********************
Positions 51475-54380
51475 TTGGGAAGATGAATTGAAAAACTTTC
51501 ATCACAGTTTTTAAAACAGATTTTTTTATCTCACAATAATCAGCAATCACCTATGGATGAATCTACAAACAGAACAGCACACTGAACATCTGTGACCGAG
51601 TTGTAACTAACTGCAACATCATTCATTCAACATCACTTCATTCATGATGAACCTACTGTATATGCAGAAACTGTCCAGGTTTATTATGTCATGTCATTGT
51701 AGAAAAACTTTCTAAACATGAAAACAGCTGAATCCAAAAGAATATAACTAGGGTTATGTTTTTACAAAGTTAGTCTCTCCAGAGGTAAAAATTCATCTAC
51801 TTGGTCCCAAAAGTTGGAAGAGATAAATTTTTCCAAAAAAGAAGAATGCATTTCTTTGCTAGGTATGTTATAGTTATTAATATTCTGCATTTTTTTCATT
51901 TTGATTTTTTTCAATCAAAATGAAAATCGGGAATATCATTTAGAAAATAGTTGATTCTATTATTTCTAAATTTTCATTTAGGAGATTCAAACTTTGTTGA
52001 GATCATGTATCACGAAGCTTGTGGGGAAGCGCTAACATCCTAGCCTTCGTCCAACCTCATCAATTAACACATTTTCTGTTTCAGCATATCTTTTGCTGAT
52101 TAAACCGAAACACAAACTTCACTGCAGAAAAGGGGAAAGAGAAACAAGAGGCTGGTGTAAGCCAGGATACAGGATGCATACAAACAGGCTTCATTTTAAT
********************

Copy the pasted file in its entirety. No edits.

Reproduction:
Positions 51475-54380
51475 TTGGGAAGATGAATTGAAAAACTTTC
51501 ATCACAGTTTTTAAAACAGATTTTTTTATCTCACAATAATCAGCAATCACCTATGGATGAATCTACAAACAGAACAGCACACTGAACATCTGTGACCGAG
51601 TTGTAACTAACTGCAACATCATTCATTCAACATCACTTCATTCATGATGAACCTACTGTATATGCAGAAACTGTCCAGGTTTATTATGTCATGTCATTGT
51701 AGAAAAACTTTCTAAACATGAAAACAGCTGAATCCAAAAGAATATAACTAGGGTTATGTTTTTACAAAGTTAGTCTCTCCAGAGGTAAAAATTCATCTAC
51801 TTGGTCCCAAAAGTTGGAAGAGATAAATTTTTCCAAAAAAGAAGAATGCATTTCTTTGCTAGGTATGTTATAGTTATTAATATTCTGCATTTTTTTCATT
51901 TTGATTTTTTTCAATCAAAATGAAAATCGGGAATATCATTTAGAAAATAGTTGATTCTATTATTTCTAAATTTTCATTTAGGAGATTCAAACTTTGTTGA
52001 GATCATGTATCACGAAGCTTGTGGGGAAGCGCTAACATCCTAGCCTTCGTCCAACCTCATCAATTAACACATTTTCTGTTTCAGCATATCTTTTGCTGAT
52101 TAAACCGAAACACAAACTTCACTGCAGAAAAGGGGAAAGAGAAACAAGAGGCTGGTGTAAGCCAGGATACAGGATGCATACAAACAGGCTTCATTTTAAT